Mo: Self discovery helps you really understand what fuels you to do what you want to do.
Geordie: I’m not sure I ever said it like that, but you’re right. It's a lot about self discovery and understanding my place in the world that we live in. I know that sounds so cheesy to say, [laughing] but it’s true. I can’t deny that.
Mo: What excites you about what you’re planning to do in the future?
Geordie: Man, I don’t know. I think—like what I said before—I’m excited to reconnect with my personal work. I’m excited to not work so much on commissions. I don’t know what that means, but in the context of my answer towards personal experiences, I’ve been lacking a bit of that in my life because of the nature of my work.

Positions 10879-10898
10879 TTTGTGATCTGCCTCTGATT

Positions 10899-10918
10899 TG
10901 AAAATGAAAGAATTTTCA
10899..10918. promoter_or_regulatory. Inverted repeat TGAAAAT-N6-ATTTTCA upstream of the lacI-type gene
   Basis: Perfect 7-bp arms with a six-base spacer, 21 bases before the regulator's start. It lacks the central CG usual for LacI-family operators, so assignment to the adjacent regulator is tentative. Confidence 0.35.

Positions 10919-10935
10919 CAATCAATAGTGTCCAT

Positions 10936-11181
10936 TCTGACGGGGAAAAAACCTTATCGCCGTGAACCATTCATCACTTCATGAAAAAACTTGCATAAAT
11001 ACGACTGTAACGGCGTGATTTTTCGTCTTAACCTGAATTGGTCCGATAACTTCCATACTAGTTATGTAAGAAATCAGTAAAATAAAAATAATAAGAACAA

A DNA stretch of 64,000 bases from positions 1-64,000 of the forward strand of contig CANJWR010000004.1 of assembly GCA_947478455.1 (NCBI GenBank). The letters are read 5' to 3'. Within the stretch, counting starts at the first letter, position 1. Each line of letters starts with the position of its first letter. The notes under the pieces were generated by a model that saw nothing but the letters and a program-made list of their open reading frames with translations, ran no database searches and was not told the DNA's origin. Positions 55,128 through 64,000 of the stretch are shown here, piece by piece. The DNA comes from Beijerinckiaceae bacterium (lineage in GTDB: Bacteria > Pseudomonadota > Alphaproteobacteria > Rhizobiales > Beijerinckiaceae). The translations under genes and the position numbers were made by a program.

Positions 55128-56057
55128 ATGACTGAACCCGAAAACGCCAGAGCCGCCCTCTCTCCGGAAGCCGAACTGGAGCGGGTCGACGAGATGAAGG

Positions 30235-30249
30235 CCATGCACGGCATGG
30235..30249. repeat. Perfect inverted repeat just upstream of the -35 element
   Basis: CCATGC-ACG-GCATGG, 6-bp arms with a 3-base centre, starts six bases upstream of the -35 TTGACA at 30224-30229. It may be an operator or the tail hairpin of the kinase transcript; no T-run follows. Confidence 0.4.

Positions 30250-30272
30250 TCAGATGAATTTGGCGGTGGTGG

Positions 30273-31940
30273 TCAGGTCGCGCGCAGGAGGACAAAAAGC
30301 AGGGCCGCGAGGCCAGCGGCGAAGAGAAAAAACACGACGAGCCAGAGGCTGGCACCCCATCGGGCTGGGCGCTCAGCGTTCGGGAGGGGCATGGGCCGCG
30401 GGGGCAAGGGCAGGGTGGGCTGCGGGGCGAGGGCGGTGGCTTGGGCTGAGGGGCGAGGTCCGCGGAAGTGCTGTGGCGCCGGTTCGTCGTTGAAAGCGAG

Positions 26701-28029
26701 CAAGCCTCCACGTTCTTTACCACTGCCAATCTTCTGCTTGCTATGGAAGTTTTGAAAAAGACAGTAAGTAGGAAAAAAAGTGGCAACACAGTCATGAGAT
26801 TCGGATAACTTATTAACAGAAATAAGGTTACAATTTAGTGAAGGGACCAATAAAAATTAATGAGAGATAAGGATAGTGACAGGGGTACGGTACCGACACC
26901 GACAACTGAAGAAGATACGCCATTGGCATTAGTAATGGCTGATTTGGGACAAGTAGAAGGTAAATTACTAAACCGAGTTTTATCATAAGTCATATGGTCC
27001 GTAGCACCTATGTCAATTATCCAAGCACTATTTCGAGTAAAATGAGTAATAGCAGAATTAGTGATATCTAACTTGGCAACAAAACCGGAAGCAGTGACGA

Mo: Last question. What do you think the purpose of your work is?
Geordie: Wow. That’s a big question. [both laughing]
Mo: There's a reason why its the last one!
Geordie: I would say that I’m kind of asking myself that question all the time. The purpose of my work, to be selfish about it, has been about connecting with the world, people, and the exploits of adventures that I’ve had in my life that lead to the product of a photograph. I just love those experiences and that process almost more than the photograph itself. On some level, the work serves as a record about photographing up-and-coming artists. Time will tell the actual real purpose of my work, but for now it’s been a blast for me to make. I walk away from every shoot invigorated and that excites me to keep going.